In honor of Friday the 13th, we’re taking a look at one of classical music’s most entrenched—and certainly most macabre—legends: the curse of the ninth. In classical music lore, the curse of the ninth refers to the idea that a composer would die after completing his ninth symphony.
This is, of course, absolutely not true. Many, many composers have written more than nine symphonies, including some of the most celebrated symphonists in music history like Haydn (who composed over 100) and Mozart (over 40).
Lists of composers who succumbed to the dreaded curse often cite a handful of nineteenth- and early-twentieth-century composers: Beethoven, Bruckner (although he died with his ninth symphony technically unfinished and withdrew two other symphonies from his oeuvre…); Schubert (although his eligibility for inclusion depends on how many of his unfinished symphonies you count…); Dvorak (who did compose nine symphonies, although four weren’t discovered until after his death…); and Mahler (who some say specifically avoided calling large-scale symphonic works symphonies in order to avoid the curse, only to die a few years later while composing his actual tenth symphony…). This list alone should give you an indication of the mental gymnastics people have gone to in their quest to prove the theory!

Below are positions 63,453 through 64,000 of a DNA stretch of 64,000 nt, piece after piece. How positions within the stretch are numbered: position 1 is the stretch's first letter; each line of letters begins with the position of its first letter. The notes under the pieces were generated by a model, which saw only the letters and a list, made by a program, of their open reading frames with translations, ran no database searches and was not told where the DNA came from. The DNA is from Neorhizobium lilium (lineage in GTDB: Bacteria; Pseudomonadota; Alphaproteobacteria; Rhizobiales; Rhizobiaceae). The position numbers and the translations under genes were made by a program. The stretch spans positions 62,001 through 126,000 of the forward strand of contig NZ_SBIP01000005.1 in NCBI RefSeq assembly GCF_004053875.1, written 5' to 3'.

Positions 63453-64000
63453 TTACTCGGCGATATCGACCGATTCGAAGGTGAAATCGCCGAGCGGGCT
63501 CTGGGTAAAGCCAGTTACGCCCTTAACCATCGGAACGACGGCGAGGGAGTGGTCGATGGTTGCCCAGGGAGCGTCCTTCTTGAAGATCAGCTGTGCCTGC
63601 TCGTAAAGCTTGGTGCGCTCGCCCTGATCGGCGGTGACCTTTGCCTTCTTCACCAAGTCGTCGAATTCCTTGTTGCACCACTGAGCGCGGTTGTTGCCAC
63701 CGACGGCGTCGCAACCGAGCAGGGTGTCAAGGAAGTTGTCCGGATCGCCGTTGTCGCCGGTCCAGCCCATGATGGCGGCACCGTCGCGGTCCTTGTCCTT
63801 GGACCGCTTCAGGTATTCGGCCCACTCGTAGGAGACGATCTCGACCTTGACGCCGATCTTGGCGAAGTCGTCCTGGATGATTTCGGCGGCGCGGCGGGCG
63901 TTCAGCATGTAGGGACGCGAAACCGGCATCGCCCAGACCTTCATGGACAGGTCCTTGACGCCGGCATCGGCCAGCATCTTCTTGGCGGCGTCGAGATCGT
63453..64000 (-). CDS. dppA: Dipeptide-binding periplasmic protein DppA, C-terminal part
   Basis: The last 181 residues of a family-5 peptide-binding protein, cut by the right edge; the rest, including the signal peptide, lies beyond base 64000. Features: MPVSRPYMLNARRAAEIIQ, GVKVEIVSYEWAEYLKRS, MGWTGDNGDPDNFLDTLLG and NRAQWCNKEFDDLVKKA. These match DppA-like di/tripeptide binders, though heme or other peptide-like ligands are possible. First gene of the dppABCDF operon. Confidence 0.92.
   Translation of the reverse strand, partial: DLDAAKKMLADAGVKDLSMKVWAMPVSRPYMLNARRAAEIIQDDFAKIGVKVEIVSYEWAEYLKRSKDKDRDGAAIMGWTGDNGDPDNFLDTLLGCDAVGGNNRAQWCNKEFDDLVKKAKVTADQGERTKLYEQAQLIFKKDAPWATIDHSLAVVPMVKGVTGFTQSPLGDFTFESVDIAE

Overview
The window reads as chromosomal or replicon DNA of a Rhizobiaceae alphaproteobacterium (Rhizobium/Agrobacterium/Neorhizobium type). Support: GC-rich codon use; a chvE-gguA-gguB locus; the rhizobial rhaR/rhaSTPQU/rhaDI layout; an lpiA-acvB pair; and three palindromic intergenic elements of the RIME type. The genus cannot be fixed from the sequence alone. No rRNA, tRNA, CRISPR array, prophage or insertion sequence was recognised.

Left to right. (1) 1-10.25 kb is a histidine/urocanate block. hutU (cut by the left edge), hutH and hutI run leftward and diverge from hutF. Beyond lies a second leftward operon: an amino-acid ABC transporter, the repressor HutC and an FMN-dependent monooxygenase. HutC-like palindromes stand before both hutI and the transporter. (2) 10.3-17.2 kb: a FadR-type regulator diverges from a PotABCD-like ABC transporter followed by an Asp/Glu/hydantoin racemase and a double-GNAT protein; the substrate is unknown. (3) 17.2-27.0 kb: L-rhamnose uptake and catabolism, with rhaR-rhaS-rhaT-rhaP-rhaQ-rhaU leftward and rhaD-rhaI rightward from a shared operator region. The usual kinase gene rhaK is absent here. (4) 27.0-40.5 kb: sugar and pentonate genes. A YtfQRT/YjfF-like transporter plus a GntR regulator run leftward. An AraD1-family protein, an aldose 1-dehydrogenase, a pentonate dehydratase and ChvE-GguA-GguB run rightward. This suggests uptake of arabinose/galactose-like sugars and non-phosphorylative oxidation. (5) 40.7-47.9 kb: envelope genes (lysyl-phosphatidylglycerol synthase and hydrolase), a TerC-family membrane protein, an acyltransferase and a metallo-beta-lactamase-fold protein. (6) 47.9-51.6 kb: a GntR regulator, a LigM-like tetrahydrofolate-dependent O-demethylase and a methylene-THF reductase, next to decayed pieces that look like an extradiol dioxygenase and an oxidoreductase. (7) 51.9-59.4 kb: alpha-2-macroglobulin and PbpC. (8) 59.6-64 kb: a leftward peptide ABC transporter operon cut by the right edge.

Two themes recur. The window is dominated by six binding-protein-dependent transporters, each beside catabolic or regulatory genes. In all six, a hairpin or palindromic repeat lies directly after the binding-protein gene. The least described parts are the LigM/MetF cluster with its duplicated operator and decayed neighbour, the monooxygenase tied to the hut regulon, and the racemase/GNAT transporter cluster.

With very few clear-cut examples of composers who fit neatly into the curse’s model, Beethoven’s monumental Symphony No. 9, already an incredibly important and paradigm-shifting work in its own right, earns an added layer of significance…
Many other references to the curse of the ninth also draw strongly on the words of composer and passionate numerologist Arnold Schoenberg, writing in the early twentieth century:
It seems that the Ninth is a limit. He who wants to go beyond it must pass away. It seems as if something might be imparted to us in the Tenth which we ought not yet to know, for which we are not ready. Those who have written a Ninth stood too close to the hereafter. —Arnold Schoenberg (composer of a pair of chamber symphonies)
The curse has become widely-known both in and beyond classical music circles. In 2017, it even stepped into the pop culture spotlight as a plot device in an episode of British detective drama Midsomer Murders!
Nevertheless, twentieth-century composers don’t seem to be too worried about the curse and many have written over nine symphonies including Philip Glass, Hans Werner Henze, Darius Milhaud, Dmitri Shostakovich, and more…